Papers by Author: Kwang Woo Nam

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Authors: Jeong Joon Yoo, Hee Joong Kim, Young Min Kim, Kang Sup Yoon, Kyung Hoi Koo, Kwang Woo Nam, Yong Lae Kim
Abstract: Medial placement of a cementless acetabular component into or beyond the medial wall of a shallow, dysplastic acetabulum is a technique to enhance its coverage during difficult total hip arthroplasty (THA). Dysplastic hips almost always need small size of acetabular component, so an accelerated polyethylene wear can occur when a conventional bearing surface is used. Modern alumina-on-alumina couplings can be an alternative for these patients. We evaluated the clinical results of 43 medially placed cementless acetabular components (PLASMACUP®SC) incorporating a modern alumina bearing surface (BIOLOX® forte). Acetabular components were inserted medially beyond the ilioischial line and, therefore, beyond the level of the cortical bone of the cotyloid notch, and followed up for more than 5 years (range, 60 – 93 months). In 14 hips, the medial acetabular wall was perforated purposefully and the medial aspect of the cup was placed beyond both the ilioischial and the iliopubic line on radiographs. The mean Harris hip score improved from 55.3 points preoperatively to 94.5 points postoperatively. Postoperatively, the hip center migrated 12.1 mm medially and 1.5 mm inferiorly. The average amount of cup protrusion beyond the ilioischial and the iliopubic line was 3.1 mm and 1.9 mm, respectively. The average superolateral coverage of the cup was 98.5 percent. During follow-up, no osteolysis or loosening of acetabular components was observed and no revision was required. Medial placement of a cementless acetabular component into or beyond the medial acetabular wall offers predictable clinical results and durable fixation in modern alumina-on-alumina THA.
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Authors: Jeong Joon Yoo, Hee Joong Kim, Young Min Kim, Kang Sup Yoon, Kyung Hoi Koo, Kwang Woo Nam, Sang Ik Shin
Abstract: Limitation in liner and head options available to the surgeon may be the most practical disadvantage of alumina-on-alumina total hip arthroplasty (THA). This may be more problematic in the revision THA. We evaluated the results of 57 revision THAs (average, 46.2 years old) performed with a contemporary alumina-on-alumina bearing surface after a 5-year minimum follow-up (average, 67 months; range, 60-85 months). A third generation alumina-on-alumina bearing (BIOLOX® forte, CeramTec AG) and a cementless PLASMACUP®-BiCONTACT® hip revision system (AESCULAP AG & Co.) had been used in all patients. Alumina bearing was chosen for a relatively young active patient in whom an acetabular bone defect was not severe and an extremely long neck of artificial head was not required for the restoration of hip joint mechanics. The average Harris hip score improved from 65.0 points to 88.9 points. No implant loosened, no stem or cup was re-revised, and no additional reoperations were required. Ceramic wear was undetectable in 14 hips where differentiation of the femoral head from the cup was possible on radiographs and no osteolysis was observed. During the follow-up period, no hip demonstrated signs of infection or ceramic failure. Short-term results of revision THAs performed with analumina-on-alumina bearing are encouraging. We believe that physiological age and activity level of a patient, severity of acetabular bone loss, and availability of alumina head and liner options required for the restoration of proper limb length and joint stability should be considered to choose this alumina bearing surface during the revision THA.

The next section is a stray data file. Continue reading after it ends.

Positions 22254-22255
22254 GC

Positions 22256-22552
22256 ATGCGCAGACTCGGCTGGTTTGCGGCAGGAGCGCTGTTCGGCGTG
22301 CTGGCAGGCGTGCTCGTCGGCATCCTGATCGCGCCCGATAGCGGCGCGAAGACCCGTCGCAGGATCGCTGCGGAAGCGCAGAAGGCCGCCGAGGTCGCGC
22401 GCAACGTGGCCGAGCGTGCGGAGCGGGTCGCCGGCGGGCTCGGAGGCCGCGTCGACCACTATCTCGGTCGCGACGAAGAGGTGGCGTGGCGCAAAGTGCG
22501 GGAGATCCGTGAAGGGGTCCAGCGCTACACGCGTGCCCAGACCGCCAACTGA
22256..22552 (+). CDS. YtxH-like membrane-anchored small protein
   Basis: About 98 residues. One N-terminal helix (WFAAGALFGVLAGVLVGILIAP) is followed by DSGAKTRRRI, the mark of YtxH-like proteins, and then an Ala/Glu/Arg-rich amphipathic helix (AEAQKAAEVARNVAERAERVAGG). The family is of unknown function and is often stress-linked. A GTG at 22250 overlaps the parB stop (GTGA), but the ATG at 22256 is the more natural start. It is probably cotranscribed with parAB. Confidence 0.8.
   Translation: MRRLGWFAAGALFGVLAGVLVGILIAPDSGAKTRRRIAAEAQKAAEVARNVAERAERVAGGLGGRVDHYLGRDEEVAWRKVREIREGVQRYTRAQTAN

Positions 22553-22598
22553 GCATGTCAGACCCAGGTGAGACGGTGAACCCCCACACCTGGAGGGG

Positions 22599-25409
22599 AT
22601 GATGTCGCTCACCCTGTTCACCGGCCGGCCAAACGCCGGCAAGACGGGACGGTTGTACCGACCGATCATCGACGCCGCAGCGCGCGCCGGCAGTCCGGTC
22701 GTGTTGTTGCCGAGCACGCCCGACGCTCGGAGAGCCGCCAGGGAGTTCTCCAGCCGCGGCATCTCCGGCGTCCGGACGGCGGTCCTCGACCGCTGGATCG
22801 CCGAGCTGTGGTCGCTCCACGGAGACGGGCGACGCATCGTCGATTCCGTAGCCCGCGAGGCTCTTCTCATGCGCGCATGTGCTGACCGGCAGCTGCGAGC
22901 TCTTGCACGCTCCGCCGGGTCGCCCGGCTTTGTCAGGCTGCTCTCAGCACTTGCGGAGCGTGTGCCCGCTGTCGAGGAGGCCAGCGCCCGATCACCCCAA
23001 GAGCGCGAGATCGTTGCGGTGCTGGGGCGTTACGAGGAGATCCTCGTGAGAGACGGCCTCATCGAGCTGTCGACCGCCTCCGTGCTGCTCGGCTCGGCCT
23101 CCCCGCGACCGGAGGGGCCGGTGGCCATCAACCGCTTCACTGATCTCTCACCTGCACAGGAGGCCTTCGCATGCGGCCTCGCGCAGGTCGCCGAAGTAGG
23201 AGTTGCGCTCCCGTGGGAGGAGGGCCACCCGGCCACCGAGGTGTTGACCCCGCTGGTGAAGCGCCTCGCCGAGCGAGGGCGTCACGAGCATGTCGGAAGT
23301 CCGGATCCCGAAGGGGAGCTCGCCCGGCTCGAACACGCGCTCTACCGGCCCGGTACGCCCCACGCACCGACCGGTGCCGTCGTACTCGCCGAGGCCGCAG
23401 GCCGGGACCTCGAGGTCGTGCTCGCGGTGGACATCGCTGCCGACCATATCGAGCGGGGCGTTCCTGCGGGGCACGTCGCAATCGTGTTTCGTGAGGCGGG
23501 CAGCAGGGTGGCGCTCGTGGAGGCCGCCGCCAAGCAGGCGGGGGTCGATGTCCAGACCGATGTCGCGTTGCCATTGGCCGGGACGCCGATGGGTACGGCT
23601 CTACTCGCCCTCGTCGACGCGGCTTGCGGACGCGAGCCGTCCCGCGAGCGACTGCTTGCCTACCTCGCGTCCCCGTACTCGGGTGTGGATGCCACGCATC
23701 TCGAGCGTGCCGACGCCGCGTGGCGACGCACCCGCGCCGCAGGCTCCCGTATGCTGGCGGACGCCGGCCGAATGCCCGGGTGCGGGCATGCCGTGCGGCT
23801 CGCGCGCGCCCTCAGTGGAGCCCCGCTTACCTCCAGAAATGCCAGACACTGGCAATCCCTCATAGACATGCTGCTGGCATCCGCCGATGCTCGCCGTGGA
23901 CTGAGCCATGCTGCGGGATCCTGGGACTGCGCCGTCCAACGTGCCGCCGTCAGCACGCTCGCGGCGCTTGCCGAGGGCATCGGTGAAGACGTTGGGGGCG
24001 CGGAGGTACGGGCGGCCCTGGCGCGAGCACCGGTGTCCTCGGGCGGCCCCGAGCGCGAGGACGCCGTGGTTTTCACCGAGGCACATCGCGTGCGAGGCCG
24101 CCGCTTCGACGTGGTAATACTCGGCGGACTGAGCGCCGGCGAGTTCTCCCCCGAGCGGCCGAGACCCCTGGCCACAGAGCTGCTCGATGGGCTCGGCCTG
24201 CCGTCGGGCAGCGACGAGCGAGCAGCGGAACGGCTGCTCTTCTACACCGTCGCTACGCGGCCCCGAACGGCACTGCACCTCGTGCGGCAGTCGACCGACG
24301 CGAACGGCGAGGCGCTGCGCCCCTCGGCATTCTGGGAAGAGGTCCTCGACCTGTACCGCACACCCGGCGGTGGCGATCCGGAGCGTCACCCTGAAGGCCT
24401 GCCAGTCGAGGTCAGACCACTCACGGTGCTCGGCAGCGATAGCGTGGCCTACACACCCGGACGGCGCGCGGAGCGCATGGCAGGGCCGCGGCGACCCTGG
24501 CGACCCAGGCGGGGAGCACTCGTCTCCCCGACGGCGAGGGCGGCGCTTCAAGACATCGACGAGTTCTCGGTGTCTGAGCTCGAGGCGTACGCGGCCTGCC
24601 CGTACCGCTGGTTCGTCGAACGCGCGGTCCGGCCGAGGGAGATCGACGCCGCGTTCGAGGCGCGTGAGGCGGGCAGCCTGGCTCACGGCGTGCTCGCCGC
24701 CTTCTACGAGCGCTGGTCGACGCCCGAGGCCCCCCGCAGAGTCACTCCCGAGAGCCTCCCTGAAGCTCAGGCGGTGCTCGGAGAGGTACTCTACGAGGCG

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Authors: Jeong Joon Yoo, Hee Joong Kim, Young Min Kim, Kang Sup Yoon, Kyung Hoi Koo, Kwang Woo Nam, Yong Lae Kim, Hyuk Jin Lee
Abstract: Total hip arthroplasty (THA) in patients with sequelae of the hip joint infection is a technically challenging procedure. In addition, the majority of such patients are less than fifty years old, so it has been reported that they have higher prevalence of complication and failure of component fixation. Alumina-on-alumina couplings are an attractive alternative and may offer a promising option for such young active patients. We analyzed 33 primary cementless alumina-onalumina THAs (PLASMACUP®SC-BiCONTACT® system incorporating BIOLOX® forte) that had been performed in patients who had sequelae of the hip joint infection. The average age of the patients was 37.8 years (range, 19-68 years) and 26 patients were younger than 50 years old. They were followed-up for more than 5 years (average, 74 months; range, 60-93 months). All hips had no recurrence of hip joint infection. The mean Harris hip score improved from 59.8 points to 93.5 points. All of the implants had radiographic evidence of a bone ingrowth and no radiological loosening was found. During the follow-up period, no cup or stem was revised and no periprosthetic osteolysis was observed. Nonunion of the osteotomized greater trochanter occurred in one hip, but no postoperative infection or ceramic failure was observed. The 5-year minimum follow-up clinical results of modern alumina-on-alumina THAs performed in patients with sequelae of the hip joint infection were encouraging with regard to osteolysis and implant stability. Our findings show that this alternative articulation offers a reliable solution for these young patients with long-standing anatomic abnormalities of the bone and soft tissues.
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